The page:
This matter is before the Court on Plaintiff Antoine Roach's motion for immediate transfer (DN 6). By separate Memorandum Opinion and Order entered this date, the Court conducted an initial review of the complaint in accordance with 28 U.S.C. § 1915A and allowed claims to proceed against Defendants Steve and Chanin Hiland for alleged denial of medical treatment.
In Plaintiff's motion for immediate transfer, he states that he seeks an "immediate transfer for better medical care." He states that he fears "that the institution will retaliate against me worse than they already have before the filing of my lawsuit." He further states, "I have a year clear and that alon[e] makes me a target for constant harassment, such as searches, racial discrimination and irrelevant write-ups that can and will hold me back from being transferred and eligible for parole." Plaintiff states that he has asked the warden for a medical transfer "because of the lack of medical attention I'm receiving. The answer is 'No' everytime." He states that the medical staff is "careless to an inmate[']s health" and that "[i]nmates have died because of the medical staff not wanting to do their jobs correctly." He states that his request is "urgent" and asks the Court to remove him "from any further high risk situations and ongoing pain that I'm suffering from."
As Plaintiff requests an "immediate" transfer, the Court construes his motion as a motion for preliminary injunction. "A preliminary injunction is an extraordinary remedy which should be granted only if the movant carries his or her burden of proving that the circumstances clearly demand it." Overstreet v. Lexington-Fayette Urban Cnty. Gov't, 305 F.3d 566, 573 (6th Cir. 2002). "'In determining whether to issue a preliminary injunction, the district court is required to consider four factors: (1) whether the movant is likely to prevail on the merits; (2) whether the movant would suffer an irreparable injury if the court does not grant a preliminary injunction; (3) whether a preliminary injunction would cause substantial harm to others; and (4) whether a preliminary injunction would be in the public interest.'" Abney v. Amgen, Inc., 443 F.3d 540, 547 (6th Cir. 2006) (quoting Deja Vu of Nashville, Inc. v. Metro. Gov't of Nashville & Davidson Cnty., 274 F.3d 377, 400 (6th Cir. 2001)).
Although no single factor is controlling when determining whether a preliminary injunction should issue, the likelihood of success on the merits is often the predominant consideration. Gonzales v. Nat'l Bd. of Med. Exam'rs, 225 F.3d 620, 625 (6th Cir. 2000) ("[A] finding that there is simply no likelihood of success on the merits is usually fatal."); Mich. State AFL-CIO v. Miller, 103 F.3d 1240, 1249 (6th Cir. 1997) ("[W]hile, as a general matter, none of [the] four factors are given controlling weight, a preliminary injunction issued where there is simply no likelihood of success on the merits must be reversed.").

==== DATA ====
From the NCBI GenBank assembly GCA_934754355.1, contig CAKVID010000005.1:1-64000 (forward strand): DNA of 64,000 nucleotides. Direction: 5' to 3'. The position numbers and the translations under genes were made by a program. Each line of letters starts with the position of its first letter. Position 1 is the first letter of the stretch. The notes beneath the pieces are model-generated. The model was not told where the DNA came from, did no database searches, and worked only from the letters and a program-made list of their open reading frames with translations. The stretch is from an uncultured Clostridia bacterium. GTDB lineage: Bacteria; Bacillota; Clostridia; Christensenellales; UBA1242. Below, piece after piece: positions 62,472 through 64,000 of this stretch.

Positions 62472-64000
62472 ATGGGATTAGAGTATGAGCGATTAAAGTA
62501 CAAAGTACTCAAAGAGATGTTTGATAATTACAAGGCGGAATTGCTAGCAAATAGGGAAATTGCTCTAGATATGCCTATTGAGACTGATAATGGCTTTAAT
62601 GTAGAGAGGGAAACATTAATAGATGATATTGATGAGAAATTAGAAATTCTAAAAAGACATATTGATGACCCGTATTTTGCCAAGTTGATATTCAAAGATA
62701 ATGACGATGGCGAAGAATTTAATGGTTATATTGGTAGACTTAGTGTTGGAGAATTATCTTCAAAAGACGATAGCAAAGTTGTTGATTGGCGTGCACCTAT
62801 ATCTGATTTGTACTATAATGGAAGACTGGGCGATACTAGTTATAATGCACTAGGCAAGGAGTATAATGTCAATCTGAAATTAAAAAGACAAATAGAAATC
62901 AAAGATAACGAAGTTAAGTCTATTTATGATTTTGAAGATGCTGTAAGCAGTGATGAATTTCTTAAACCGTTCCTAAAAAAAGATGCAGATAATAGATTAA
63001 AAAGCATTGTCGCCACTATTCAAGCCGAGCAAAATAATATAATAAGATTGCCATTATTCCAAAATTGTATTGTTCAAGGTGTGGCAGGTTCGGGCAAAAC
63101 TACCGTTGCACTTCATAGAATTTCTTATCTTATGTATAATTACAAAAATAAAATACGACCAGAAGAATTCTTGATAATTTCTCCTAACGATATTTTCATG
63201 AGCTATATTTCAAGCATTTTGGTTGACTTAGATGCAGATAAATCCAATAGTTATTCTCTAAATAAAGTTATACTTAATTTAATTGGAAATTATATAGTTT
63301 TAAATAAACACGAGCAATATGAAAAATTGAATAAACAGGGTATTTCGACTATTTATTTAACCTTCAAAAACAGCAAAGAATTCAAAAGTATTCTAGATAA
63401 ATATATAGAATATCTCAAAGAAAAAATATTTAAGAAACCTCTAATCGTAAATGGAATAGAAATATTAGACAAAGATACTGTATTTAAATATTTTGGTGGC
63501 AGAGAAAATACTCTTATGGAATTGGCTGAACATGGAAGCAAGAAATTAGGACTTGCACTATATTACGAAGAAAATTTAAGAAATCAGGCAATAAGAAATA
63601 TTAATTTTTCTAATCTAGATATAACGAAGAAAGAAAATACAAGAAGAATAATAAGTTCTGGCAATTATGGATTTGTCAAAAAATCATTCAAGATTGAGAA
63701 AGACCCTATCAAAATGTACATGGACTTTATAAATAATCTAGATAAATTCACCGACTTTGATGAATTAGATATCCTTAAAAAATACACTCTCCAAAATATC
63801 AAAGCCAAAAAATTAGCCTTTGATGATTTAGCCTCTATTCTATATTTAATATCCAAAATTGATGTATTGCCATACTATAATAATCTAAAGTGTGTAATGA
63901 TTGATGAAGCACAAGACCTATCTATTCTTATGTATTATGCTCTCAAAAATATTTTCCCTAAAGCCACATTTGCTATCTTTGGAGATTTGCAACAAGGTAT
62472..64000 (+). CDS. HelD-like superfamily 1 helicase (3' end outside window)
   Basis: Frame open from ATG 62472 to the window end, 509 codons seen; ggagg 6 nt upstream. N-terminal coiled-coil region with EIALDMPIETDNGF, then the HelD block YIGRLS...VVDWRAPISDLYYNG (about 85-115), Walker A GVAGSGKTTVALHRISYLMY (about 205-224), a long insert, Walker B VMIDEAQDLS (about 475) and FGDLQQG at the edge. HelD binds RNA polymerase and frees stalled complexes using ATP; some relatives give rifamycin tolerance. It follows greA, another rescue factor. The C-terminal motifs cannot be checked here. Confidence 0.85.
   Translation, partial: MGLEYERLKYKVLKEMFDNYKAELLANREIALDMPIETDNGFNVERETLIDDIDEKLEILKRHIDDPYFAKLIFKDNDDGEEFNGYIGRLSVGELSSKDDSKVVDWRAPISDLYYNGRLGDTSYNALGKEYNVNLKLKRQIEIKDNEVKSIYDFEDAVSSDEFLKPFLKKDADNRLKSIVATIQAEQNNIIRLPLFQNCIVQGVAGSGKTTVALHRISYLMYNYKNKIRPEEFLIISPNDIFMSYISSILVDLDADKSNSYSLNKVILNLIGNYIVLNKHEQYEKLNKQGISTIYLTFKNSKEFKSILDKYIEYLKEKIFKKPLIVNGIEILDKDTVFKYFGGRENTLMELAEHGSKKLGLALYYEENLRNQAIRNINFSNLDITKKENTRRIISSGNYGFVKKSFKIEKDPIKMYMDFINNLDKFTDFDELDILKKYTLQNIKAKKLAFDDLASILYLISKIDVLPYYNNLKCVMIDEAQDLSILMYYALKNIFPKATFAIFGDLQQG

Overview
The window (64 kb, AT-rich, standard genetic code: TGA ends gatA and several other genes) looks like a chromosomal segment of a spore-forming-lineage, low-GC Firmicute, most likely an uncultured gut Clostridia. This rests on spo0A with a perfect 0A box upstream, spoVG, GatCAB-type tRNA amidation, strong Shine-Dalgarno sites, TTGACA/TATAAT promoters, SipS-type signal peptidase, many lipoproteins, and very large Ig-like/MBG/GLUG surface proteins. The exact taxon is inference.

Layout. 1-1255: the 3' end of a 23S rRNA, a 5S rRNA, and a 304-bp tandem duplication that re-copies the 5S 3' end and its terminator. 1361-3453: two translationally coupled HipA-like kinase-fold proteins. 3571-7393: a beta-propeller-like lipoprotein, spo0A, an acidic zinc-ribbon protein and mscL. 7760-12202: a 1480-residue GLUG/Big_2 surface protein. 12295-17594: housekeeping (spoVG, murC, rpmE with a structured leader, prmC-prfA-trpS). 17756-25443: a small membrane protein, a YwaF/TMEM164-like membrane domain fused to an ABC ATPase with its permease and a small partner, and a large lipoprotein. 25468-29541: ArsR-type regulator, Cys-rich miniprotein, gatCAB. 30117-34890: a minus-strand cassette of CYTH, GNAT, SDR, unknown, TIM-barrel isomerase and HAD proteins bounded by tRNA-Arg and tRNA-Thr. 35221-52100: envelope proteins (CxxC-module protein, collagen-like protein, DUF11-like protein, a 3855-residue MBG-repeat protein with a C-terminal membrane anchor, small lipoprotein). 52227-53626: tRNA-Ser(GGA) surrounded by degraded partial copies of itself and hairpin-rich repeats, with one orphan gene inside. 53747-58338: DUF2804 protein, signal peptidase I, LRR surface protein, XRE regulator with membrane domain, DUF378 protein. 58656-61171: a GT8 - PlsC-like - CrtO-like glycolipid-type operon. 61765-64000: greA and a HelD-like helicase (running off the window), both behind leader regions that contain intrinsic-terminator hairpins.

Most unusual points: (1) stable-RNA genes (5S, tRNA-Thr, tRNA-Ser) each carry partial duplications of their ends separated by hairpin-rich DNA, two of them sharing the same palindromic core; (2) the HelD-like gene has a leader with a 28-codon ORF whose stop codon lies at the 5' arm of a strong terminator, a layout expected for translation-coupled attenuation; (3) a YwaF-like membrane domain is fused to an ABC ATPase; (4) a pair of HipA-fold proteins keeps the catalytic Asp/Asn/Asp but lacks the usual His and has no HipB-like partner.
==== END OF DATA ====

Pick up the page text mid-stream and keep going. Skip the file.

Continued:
Plaintiff's motion for a preliminary injunction fails, first, because he has not shown that he is likely to prevail on the merits. A prisoner has no right to be incarcerated in a particular institution or a particular part of an institution. See Montanye v. Haymes, 427 U.S. 236 (1976); Meachum v. Fano, 427 U.S. 215, 223-25 (1976); Wilson v. Yaklich, 148 F.3d 596, 601 (6th Cir. 1998); Beard v. Livesay, 798 F.2d 874 (6th Cir. 1986). Moreover, in general, a federal district court cannot order the transfer of a prisoner because the housing location of prisoners is a matter within executive rather than judicial purview. See United States v. Warren, 610 F.2d 680, 684-85 (9th Cir. 1980). Only in rare and extreme circumstances when there is evidence that an inmate's life or safety is in imminent danger would a federal court have the authority to order the transfer of a prisoner. See Walker v. Lockhart, 713 F.2d 1378, 1383 (8th Cir. 1983) ("[T]he undisputed evidence demonstrates that [the inmate's] continued confinement in the Arkansas prison system will subject him to an unusually high risk of physical danger.").
Plaintiff offered no evidence other than his own statements that he has been denied medical care or that he is entitled to be transferred because he needs medical attention or because he may be retaliated against. See Leary v. Daeschner, 228 F.3d 729, 739 (6th Cir. 2000) (stating that proof for temporary relief "is much more stringent than the proof required to survive a summary judgment motion"). Plaintiff therefore fails to meet his burden of proof in demonstrating a strong likelihood of success on the merits.
Secondly, to demonstrate irreparable harm, a movant must show "'actual and imminent' harm rather than harm that is speculative or unsubstantiated." Abney, 443 F.3d at 552. Plaintiff states that he seeks an immediate transfer because he has been denied medical care and because he fears retaliation. However, as Plaintiff offered no evidence to support his motion, the Court finds that Plaintiff has not demonstrated actual and imminent irreparable harm to justify the extraordinary remedy of a preliminary injunction.
The third and fourth elements also weigh against granting preliminary relief. It is generally in the best interests of all if courts refrain from becoming involved in day-to-day prison operations. Moreover, the Court's intervention in internal prison operations without an urgently compelling and extraordinary reason is viewed as against the public interest. Lang v. Thompson, No. 5:10-CV-379, 2010 U.S. Dist. LEXIS 126890, at *19 (E. D. Ky. Nov. 30, 2010) ("[J]udicial interference is necessarily disruptive, and absent a sufficient showing of a violation of constitutional rights, the public welfare suffers if such extraordinary relief is granted in the prison context.").
For the foregoing reasons, IT IS ORDERED thatPlaintiff's motion for immediate transfer (DN 6) is DENIED.
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